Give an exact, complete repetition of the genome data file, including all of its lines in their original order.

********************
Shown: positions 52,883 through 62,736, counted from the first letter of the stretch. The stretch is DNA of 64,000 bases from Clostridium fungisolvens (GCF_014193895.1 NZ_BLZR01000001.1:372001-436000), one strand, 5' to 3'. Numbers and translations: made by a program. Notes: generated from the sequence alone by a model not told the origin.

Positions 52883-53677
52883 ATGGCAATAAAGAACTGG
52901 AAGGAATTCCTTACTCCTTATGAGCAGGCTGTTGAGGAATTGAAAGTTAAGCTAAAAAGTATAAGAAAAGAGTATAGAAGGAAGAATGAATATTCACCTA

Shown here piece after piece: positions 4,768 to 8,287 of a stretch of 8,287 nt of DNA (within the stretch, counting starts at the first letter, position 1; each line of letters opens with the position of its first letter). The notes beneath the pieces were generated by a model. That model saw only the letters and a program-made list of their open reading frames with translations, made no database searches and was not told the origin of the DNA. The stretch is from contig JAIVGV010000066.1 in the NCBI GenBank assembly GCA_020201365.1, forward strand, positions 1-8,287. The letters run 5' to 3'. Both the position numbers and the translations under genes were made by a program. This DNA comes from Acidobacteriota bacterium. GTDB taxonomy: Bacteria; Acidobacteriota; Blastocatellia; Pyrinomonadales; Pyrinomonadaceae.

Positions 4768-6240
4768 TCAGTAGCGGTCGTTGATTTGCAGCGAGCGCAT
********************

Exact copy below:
Shown: positions 52,883 through 62,736, counted from the first letter of the stretch. The stretch is DNA of 64,000 bases from Clostridium fungisolvens (GCF_014193895.1 NZ_BLZR01000001.1:372001-436000), one strand, 5' to 3'. Numbers and translations: made by a program. Notes: generated from the sequence alone by a model not told the origin.

Positions 52883-53677
52883 ATGGCAATAAAGAACTGG
52901 AAGGAATTCCTTACTCCTTATGAGCAGGCTGTTGAGGAATTGAAAGTTAAGCTAAAAAGTATAAGAAAAGAGTATAGAAGGAAGAATGAATATTCACCTA

Shown here piece after piece: positions 4,768 to 8,287 of a stretch of 8,287 nt of DNA (within the stretch, counting starts at the first letter, position 1; each line of letters opens with the position of its first letter). The notes beneath the pieces were generated by a model. That model saw only the letters and a program-made list of their open reading frames with translations, made no database searches and was not told the origin of the DNA. The stretch is from contig JAIVGV010000066.1 in the NCBI GenBank assembly GCA_020201365.1, forward strand, positions 1-8,287. The letters run 5' to 3'. Both the position numbers and the translations under genes were made by a program. This DNA comes from Acidobacteriota bacterium. GTDB taxonomy: Bacteria; Acidobacteriota; Blastocatellia; Pyrinomonadales; Pyrinomonadaceae.

Positions 4768-6240
4768 TCAGTAGCGGTCGTTGATTTGCAGCGAGCGCAT